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Nebraska...Our Towns


Clay County

Young boys and girls were exposed to "fisherman's fever" at an early age by dipping their poles in Liberty Creek not far from where it empties into the Little Blue River. [Petr]
"The last motor through Deweese, 1935." Deweese's depot in the background. [Petr]

Our earliest history dates back to James Lemmon's Liberty Farm Ranch, near the confluence of Liberty Creek and the Little Blue River, which supplied travelers on the Oregon and Overland trails in the 1850-60s. Located just northeast of the present town of Deweese, it was used as a Pony Express station in 1860-61. The buildings, destroyed in 1864 during an effort by Indians to reaffirm their claim to the region, were rebuilt and later sold to Wells Fargo & Co. Records show that in 1871 Rueben Peachy was appointed postmaster of Liberty Farm, but the station was discontinued in 1874.

A wave of settlers, including many Civil War veterans, arrived during the 1870s. John Epley established a water-powered grist mill on the Little Blue in 1877. A number of businesses that sprang up near the mill site were destined to become a prominent thread in the tapestry of the life of Deweese for the next 60 years.

An even larger wave of settlers, recruited directly from Czechoslovakia by the railroad company, arrived in the mid 1880s. When the Burlington & Missouri River Railroad crossed to the south side of the Little Blue River in 1885, a town site was platted. Named for the railroad attorney, J.W. Deweese, it soon became the center of activities.

The first freight arrived on Thanksgiving Day, 1886. New businesses sprang up, and more families arrived almost daily. Telephones came to Deweese before 1905. After the Hubbell family purchased the mill, they replaced the old brush dam with one of concrete and added a hydroelectric plant, giving Deweese electrical power as early as 1910.

Churches were important to the settlers, who made arrangements for services almost as soon as they arrived. A Christian Church was built in 1909, and rebuilt in 1945. A Catholic Church built in 1910, was replaced by a larger one in 1978. Two rural churches also existed for a time, a German Congregational and St.Martin's Catholic, which is on the National Register of Historic Places. The Methodist Church was moved to town from the country, but it disbanded in 1914.

Schools were also a high priority. The school built in 1888 was replaced by a "red brick school on the hill" in 1915, and Deweese had a high school from 1926-45.

Newspapers published in Deweese between 1886 and 1920 include "The Recorder," "Herald," "Hustler," "Bugle," and the "Booster."

The town had its largest population of 156 in 1930. Suffering the loss of both a good number of businesses and well-established farmers during the drought, the population of Deweese is now about 70. Also gone is much of our rural population. In 1910, one section of land three miles west of town had 16 people residing on it, along with a school and an active church. Now there are no people, no school, and St. Martin's stands empty.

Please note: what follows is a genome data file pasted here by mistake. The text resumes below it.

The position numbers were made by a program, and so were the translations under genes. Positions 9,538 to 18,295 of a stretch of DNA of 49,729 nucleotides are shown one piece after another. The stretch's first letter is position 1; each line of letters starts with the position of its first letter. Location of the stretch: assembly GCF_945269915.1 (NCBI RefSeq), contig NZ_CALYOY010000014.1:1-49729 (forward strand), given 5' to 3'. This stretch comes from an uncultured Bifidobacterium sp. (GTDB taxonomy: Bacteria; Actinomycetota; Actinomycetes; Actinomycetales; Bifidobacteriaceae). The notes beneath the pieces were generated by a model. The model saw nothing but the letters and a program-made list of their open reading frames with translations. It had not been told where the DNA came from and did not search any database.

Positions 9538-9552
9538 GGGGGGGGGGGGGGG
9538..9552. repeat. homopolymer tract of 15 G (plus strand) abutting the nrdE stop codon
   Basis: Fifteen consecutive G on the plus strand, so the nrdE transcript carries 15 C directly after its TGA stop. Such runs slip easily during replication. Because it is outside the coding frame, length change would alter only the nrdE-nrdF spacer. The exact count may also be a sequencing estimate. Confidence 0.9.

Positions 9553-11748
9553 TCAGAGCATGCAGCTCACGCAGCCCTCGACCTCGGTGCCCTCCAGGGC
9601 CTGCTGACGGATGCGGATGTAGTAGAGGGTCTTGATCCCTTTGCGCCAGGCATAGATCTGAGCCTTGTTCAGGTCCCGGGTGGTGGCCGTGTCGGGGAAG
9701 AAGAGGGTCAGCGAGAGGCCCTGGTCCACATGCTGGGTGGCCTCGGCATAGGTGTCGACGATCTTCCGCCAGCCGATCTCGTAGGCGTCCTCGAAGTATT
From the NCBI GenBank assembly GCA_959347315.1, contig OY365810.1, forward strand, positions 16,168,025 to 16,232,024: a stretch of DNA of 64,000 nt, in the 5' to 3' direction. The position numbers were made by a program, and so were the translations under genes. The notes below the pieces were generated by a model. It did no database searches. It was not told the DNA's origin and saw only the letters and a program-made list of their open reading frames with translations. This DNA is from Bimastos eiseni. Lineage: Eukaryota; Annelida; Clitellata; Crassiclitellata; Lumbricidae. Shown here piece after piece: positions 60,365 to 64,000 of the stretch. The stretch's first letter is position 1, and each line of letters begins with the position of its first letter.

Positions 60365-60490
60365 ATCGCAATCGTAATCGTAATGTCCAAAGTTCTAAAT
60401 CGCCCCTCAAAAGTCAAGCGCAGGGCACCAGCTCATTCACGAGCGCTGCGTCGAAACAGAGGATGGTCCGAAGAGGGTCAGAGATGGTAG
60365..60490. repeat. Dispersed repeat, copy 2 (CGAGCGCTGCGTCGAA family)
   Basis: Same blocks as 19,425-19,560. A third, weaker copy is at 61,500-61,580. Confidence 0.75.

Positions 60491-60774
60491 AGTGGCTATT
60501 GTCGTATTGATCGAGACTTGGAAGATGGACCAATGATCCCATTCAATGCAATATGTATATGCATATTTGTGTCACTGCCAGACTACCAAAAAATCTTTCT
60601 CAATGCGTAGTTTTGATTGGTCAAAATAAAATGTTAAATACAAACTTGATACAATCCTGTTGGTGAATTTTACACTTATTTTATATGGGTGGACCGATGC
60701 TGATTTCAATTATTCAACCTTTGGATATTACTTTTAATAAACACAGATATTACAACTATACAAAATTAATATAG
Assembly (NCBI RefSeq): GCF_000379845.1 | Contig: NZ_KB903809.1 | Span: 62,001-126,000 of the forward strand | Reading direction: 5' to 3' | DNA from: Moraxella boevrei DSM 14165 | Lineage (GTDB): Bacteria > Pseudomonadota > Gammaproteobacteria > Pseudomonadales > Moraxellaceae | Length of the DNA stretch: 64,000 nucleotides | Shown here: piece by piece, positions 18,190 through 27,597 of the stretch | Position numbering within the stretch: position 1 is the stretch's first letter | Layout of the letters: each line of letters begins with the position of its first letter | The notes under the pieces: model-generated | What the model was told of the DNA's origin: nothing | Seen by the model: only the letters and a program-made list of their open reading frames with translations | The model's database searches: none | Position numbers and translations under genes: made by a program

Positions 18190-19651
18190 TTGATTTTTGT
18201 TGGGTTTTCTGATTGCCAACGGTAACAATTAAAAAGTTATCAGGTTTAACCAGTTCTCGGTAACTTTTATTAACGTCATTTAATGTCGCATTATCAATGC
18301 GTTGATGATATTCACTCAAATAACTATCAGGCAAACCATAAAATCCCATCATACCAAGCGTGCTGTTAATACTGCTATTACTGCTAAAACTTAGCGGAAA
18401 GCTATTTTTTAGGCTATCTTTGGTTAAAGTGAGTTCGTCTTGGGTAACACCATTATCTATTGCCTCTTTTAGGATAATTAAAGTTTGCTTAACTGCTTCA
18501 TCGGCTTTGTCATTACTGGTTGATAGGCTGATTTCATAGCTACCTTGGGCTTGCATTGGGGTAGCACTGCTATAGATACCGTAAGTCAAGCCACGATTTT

The State Bank was built in 1905. During a robbery in 1908, the safe was blasted open, making a terrible mess. In 1915 an attempted robbery by a local chap resulted in the murder of the young cashier and the suicide of the would-be robber. Soon thereafter the building was replaced by a brick structure. The bank failed in 1928, but today the building serves as the post office.

Fires had a hand in reshaping our business district. An early grain elevator, replaced after a 1910 fire, was not rebuilt following a fire in 1922. A building on main street, housing Chamberlain's drug store and Price's hardware and implement store, burned in 1916. Pappas' general store burned in the mid-1920s and Janda's garage was lost in a 1935 fire. Lightning struck the steeple of the Christian Church in 1945. Again, with no water or fighting equipment, all was lost. Today, Deweese has a water system, a fire truck, and a good volunteer fire department.

Business activity in Deweese peaked in 1910-20, and has over the years supported,in addition to the usual enterprises, a weaver, a hay-stacker manufacturing business, a mink and skunk farm, and a taxidermist.

During the centennial year, 1986, businesses center around our ag-based economy. We still have a post office, filling stations, a sand & gravel business, a good cafe/tavern, and two churches. The Community Club maintains a hall, and sponsors ball games, an annual festival, and spark plugs other community activities.


By George J. Petr, 311 East 6th, Hastings, NE 68901


ADDITIONAL MATERIAL: Deweese Centennial 1886-1986 , copies available from the Deweese Community Club and found in libraries in Hastings, Fairfield, and NSHS; A Frontier Life, by Charles Wesley Wells; and Hamilton & Clay County History 1921, the story of Deweese as related by James Bainter in 1889.